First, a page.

A crowd of 300 people joined Ta-Nehisi Coates in LeFrak Gymnasium at Amherst College Tuesday evening to discuss race relations in America.
The conversation, which began at 6:30 p.m., encompassed the work Coates does to address issues people of color encounter nationwide, including police brutality and systemic racism.
“I would love to talk about racism instead of race,” Coates said. “Race and racism are two different things. We think of race as a permanent thing, but different places and different times in history see different races. (Racism) is always derived from the actual action.”
A correspondent for The Atlantic, Coates has written a series of articles about race in America. In 2014, Coates wrote “The Case for Reparations,” where he discusses making amends to those who have suffered from housing segregation and financial distress since the era of slave ownership.
“He writes directly and unapologetically about racism, and he does so in personal terms,” said Carolyn Martin, president of Amherst College.
According to Martin, Coates has addressed racism in “every medium of expression” including print, television and graphic arts.
Coates’s latest book, “Between the World and Me,” takes a personal approach to problems among the races in modern America. The book won a National Book Award in 2015 and was nominated for a Pulitzer Prize in 2016. It is written from the point of view of a father speaking to his son. Coates expresses his concerns about releasing a black son into a world where he believes the black body is mistreated.
During the talk, Coates mentioned a number of people of color who died at the hands of police. Those deaths have ignited controversy across the country and tension between the black community and the criminal justice system.
Coates spoke about Sandra Bland, a black woman who died in a Texas jail cell in July 2015. Coates described Bland as “a woman who was threatened to be lit up by a police officer and then found dead in jail, and no one knew what happened to her.”
Eric Garner, also mentioned by Coates, was choked to death by police after selling loose cigarettes in New York a year before Bland’s encounter with the police.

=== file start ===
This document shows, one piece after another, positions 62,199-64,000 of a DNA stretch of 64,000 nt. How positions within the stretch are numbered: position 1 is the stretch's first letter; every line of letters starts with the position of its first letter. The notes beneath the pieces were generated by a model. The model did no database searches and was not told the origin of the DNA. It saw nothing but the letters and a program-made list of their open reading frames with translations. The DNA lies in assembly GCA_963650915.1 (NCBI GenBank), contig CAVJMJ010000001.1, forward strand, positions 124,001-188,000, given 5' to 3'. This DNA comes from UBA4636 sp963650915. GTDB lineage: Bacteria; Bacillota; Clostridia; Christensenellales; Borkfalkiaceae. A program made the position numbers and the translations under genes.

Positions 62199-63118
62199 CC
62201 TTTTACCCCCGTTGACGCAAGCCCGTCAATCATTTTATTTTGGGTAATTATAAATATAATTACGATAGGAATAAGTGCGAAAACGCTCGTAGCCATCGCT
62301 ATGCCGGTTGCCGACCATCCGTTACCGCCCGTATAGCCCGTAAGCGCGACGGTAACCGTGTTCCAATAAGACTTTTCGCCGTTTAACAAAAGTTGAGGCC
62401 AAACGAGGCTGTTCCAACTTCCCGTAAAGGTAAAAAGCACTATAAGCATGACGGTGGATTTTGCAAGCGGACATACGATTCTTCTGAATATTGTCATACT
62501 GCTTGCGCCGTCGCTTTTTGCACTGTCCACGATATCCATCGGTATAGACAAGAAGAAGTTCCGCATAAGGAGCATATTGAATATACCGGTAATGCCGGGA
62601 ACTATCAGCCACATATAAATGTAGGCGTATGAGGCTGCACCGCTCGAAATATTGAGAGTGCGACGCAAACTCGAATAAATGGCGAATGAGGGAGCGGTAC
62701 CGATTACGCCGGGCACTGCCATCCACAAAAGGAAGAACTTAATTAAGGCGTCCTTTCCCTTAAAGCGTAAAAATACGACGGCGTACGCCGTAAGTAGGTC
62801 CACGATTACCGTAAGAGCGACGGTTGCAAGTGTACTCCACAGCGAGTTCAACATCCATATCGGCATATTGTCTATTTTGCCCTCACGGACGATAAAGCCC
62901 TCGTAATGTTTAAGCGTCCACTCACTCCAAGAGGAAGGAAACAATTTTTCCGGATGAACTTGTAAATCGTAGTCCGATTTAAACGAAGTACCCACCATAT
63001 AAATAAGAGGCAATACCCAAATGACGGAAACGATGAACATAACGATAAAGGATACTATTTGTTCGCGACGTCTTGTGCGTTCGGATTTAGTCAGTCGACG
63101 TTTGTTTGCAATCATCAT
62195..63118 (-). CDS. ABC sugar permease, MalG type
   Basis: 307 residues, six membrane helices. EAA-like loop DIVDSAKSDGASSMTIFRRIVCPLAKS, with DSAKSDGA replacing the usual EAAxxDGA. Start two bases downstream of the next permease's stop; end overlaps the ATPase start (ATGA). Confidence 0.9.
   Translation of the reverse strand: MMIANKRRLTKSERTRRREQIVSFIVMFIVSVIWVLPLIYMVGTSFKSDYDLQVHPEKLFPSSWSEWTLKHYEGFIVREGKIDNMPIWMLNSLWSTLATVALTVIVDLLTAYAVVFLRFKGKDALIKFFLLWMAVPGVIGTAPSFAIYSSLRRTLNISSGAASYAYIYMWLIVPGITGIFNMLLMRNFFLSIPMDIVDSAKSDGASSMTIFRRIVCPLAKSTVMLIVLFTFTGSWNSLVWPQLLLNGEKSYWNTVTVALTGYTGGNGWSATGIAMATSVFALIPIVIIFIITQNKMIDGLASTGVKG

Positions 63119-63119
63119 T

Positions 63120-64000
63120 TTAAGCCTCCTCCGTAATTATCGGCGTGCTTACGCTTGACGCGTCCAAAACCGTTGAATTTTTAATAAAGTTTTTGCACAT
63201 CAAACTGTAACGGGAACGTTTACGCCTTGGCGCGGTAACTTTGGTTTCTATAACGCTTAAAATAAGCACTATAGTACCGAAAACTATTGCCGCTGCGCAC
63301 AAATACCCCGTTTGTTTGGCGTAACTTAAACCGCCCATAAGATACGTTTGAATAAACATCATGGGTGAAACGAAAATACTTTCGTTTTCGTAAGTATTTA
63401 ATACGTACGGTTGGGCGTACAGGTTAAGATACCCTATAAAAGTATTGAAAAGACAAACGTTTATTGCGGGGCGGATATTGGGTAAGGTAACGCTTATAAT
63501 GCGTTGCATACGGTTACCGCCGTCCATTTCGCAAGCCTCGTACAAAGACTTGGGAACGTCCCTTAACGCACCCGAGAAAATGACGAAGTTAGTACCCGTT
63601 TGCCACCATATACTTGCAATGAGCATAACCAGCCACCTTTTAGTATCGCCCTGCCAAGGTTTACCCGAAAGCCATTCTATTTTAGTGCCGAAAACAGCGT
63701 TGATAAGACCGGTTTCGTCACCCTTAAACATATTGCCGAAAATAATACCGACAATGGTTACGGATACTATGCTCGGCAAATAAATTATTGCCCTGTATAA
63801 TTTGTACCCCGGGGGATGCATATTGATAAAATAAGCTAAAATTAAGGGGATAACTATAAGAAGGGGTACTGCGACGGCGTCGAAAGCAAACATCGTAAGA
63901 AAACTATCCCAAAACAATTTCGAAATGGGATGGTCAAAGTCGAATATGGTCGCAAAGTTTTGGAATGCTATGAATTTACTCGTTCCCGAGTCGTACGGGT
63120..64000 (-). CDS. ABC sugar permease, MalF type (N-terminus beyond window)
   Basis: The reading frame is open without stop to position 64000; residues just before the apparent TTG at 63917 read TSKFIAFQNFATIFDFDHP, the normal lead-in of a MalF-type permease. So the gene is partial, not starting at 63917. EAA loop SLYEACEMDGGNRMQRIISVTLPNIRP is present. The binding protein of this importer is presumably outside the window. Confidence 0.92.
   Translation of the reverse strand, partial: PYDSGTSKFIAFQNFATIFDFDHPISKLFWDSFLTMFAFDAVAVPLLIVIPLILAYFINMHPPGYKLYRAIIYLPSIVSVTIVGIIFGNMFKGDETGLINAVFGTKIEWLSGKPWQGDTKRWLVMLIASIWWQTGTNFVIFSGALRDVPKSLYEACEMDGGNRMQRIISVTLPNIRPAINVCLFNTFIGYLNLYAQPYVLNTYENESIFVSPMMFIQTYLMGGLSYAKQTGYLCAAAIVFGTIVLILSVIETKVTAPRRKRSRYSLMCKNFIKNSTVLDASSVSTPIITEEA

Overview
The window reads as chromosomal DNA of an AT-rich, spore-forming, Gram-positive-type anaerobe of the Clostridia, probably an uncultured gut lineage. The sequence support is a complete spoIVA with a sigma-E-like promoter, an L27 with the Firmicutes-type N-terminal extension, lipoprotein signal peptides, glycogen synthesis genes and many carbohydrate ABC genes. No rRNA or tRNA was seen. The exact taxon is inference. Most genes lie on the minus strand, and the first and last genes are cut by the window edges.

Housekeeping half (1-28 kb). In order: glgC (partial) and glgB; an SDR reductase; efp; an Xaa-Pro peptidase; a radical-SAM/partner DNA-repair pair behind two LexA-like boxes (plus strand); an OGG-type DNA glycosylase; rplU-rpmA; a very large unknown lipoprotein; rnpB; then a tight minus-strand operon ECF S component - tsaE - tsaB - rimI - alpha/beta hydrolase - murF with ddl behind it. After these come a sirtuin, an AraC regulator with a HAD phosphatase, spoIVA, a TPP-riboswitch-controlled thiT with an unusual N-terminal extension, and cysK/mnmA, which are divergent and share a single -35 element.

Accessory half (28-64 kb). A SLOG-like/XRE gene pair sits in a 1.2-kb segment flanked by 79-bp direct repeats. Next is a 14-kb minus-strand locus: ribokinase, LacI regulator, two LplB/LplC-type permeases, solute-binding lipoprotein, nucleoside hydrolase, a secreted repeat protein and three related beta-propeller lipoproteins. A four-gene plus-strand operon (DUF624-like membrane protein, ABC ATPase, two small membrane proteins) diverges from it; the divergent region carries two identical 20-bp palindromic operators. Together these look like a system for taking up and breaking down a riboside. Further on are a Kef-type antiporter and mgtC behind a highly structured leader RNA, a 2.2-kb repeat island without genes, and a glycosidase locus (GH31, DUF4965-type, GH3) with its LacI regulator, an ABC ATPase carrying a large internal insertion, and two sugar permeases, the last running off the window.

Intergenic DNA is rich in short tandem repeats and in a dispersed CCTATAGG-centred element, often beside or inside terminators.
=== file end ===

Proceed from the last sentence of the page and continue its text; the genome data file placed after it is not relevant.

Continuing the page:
In light of these instances, Coates suggested changing the language of the conversation.
“We live in a ‘no excuses’ culture today,” Coates said. “Slavery was a mistake; Jim Crow was a mistake. So the idea is anything that is wrong now is for people of color to deal with — it’s their fault now.”
These actions, he says in his book, “Between the World and Me,” are the factor that separates what it means to be black from what it means to be white.
“Difference in hue and hair is old,” Coates wrote. “But the belief in the preeminence of hue and hair, the notion that these factors can correctly organize a society and that they signify deeper attributes, which are indelible — this is the new idea at the heart of these new people who have been brought up hopelessly, tragically, deceitfully, to believe that they are white.”
In “Between the World and Me,” Coates mentions the idea of a dream. According to Coates, white people felt they were promised and entitled to slave ownership before the Civil War.
They built an organization around the basis of slave labor, Coates said, that they ultimately fought to keep. Coates said he believes the installment of fear in black bodies is linked to the that dream.
During his childhood, Coates said he noted the look of fear on his parents’ faces when they knew they could not protect their children. Coates said he has the same feeling of fear when it came to his son.
“Black people love their children with a kind of obsession,” Coates wrote. “You are all we have, and you come to us endangered.”
In his book, Coates describes the role of race as “the child of racism, not the father.” He said the ideology needs to be conquered without connecting it to the actual concept of race.
“I can be black and still have my culture and my music,” Coates said. “But it’s not natural to see someone choked to death. It’s not natural to watch someone sell CDs and then be shot dead. These are dumb things, and we need to adopt a vocabulary that reflects that.”
Karly Dunn can be reached at [email protected], or follow her on Twitter @kdunn0120.